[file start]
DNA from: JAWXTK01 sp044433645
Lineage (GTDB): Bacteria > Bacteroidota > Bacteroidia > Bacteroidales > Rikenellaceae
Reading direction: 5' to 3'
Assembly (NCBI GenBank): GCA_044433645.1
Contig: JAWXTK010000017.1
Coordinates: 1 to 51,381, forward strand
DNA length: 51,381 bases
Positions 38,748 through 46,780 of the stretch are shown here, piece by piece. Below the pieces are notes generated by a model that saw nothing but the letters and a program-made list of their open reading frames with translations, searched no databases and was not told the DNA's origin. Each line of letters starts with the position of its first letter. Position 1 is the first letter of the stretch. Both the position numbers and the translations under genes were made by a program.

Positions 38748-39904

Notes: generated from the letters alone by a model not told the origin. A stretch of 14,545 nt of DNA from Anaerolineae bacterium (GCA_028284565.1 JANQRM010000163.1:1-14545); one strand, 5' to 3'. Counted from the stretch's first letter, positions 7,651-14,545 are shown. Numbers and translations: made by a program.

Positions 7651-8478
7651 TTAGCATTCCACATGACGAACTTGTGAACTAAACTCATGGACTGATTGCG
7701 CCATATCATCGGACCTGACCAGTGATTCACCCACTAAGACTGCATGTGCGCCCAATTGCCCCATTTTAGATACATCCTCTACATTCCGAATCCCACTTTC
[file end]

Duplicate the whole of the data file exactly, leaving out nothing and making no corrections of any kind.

DNA from: JAWXTK01 sp044433645
Lineage (GTDB): Bacteria > Bacteroidota > Bacteroidia > Bacteroidales > Rikenellaceae
Reading direction: 5' to 3'
Assembly (NCBI GenBank): GCA_044433645.1
Contig: JAWXTK010000017.1
Coordinates: 1 to 51,381, forward strand
DNA length: 51,381 bases
Positions 38,748 through 46,780 of the stretch are shown here, piece by piece. Below the pieces are notes generated by a model that saw nothing but the letters and a program-made list of their open reading frames with translations, searched no databases and was not told the DNA's origin. Each line of letters starts with the position of its first letter. Position 1 is the first letter of the stretch. Both the position numbers and the translations under genes were made by a program.

Positions 38748-39904

Notes: generated from the letters alone by a model not told the origin. A stretch of 14,545 nt of DNA from Anaerolineae bacterium (GCA_028284565.1 JANQRM010000163.1:1-14545); one strand, 5' to 3'. Counted from the stretch's first letter, positions 7,651-14,545 are shown. Numbers and translations: made by a program.

Positions 7651-8478
7651 TTAGCATTCCACATGACGAACTTGTGAACTAAACTCATGGACTGATTGCG
7701 CCATATCATCGGACCTGACCAGTGATTCACCCACTAAGACTGCATGTGCGCCCAATTGCCCCATTTTAGATACATCCTCTACATTCCGAATCCCACTTTC